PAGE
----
Published in Jul-Aug 2016
Let’s start by defining content marketing. Content marketing is an age-old tradition dating back to the marketplaces of ancient Rome, when traders and peasants would gather around to hear tales about the great conquests of Caesar from royally sanctioned storytellers. This is where content marketing has its roots – advertising and content merging together to draw audiences in with the purpose of engaging with a brand without them even realising it. There are no preachy RTBs (reasons to believe). No functional claims or creative taglines. Content marketing is simply a way to sell without selling and exciting people about your story.
A great example in modern times is Lego. The Lego brick was invented in 1948. It is an old product without any new and flashy technological advances.
A decade ago, Lego went through a crisis until the company realised that they needed to connect with their audience on their own terms. Lego didn’t want to have consumers; they wanted to create passionate fans. And so they created something much more authentic than TV or print ads – they created games, TV programmes and even a Lego movie... perhaps the biggest content marketing exercise ever. Now people don’t just purchase Lego, they passionately consume and share Lego content.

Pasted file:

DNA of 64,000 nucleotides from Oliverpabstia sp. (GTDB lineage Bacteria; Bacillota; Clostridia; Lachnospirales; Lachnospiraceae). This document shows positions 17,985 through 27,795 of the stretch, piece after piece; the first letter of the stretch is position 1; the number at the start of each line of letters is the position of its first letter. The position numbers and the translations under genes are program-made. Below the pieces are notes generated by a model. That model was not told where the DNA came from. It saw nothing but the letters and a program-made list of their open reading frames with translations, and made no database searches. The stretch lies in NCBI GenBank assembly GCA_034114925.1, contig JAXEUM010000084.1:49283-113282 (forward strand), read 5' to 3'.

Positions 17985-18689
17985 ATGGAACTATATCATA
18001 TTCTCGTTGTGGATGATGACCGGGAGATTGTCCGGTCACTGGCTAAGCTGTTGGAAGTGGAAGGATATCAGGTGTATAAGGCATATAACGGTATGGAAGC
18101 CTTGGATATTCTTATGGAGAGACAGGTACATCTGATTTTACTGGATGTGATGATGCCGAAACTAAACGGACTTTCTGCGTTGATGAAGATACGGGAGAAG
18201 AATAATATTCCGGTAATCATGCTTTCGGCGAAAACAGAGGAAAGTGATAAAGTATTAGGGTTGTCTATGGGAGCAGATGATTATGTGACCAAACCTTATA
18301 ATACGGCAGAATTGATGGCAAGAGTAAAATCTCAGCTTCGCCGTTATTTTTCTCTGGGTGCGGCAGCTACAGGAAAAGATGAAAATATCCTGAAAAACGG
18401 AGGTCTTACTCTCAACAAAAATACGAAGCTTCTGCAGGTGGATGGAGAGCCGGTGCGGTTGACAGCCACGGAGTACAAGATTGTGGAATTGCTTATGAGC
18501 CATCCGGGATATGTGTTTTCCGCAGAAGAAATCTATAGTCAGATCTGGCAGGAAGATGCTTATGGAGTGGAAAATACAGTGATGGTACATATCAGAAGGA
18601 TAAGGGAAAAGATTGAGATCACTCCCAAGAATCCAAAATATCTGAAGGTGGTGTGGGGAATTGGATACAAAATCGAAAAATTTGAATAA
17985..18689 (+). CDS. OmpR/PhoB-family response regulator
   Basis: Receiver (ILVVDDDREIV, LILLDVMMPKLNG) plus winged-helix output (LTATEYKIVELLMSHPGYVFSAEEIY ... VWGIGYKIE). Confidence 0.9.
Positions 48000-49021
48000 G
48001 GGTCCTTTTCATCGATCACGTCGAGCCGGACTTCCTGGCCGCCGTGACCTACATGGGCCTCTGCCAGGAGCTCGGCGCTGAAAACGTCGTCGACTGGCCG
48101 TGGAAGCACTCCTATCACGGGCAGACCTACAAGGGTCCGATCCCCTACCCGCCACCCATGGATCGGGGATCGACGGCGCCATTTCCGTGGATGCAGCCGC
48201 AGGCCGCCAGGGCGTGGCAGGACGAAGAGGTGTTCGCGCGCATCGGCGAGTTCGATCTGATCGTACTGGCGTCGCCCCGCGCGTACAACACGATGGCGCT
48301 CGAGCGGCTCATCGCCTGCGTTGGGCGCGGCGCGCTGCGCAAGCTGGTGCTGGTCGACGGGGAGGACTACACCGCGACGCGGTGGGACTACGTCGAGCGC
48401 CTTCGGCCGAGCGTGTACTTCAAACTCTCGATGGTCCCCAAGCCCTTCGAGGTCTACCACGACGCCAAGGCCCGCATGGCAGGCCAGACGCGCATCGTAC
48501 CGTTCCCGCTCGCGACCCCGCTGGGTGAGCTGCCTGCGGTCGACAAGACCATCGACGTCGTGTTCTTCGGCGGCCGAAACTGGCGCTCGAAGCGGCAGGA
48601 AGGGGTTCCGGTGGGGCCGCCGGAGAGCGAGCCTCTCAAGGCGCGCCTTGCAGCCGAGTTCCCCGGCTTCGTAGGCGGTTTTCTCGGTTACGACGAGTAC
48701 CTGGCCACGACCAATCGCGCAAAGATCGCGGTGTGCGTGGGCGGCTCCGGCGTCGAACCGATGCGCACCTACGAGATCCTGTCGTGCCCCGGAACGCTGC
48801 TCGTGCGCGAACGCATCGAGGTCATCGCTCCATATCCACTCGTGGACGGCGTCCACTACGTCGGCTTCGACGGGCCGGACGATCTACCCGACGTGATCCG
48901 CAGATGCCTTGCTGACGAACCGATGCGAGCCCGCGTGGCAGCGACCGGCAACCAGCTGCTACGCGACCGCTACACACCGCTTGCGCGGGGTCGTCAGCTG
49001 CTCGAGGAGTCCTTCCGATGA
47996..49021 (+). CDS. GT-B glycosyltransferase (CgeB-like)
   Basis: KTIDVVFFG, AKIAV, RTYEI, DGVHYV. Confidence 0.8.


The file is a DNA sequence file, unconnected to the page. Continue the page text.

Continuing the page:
Another example is Commander Safeguard. Safeguard is an antibacterial soap and one cannot imagine this product creating any sort of affinity with schoolgoing children. That is, until Commander Safeguard came along.
Through Commander Safeguard, P&G created stories that were not only educational and informative, but extremely entertaining for young viewers. Commander was able to battle germs and make heroes out of children everywhere who pledged to create a safe and pure Pakistan. What a remarkable strategy. P&G capitalised on peer pressure in the subtlest way. Rather than think like an advertiser, P&G thought like a publisher and instead of just consumers, it created a new generation of emotion-fuelled fans who shared and talked about Commander’s latest adventures at every opportunity. That is the second most valuable lesson in content marketing: create content that continues to work long after airing.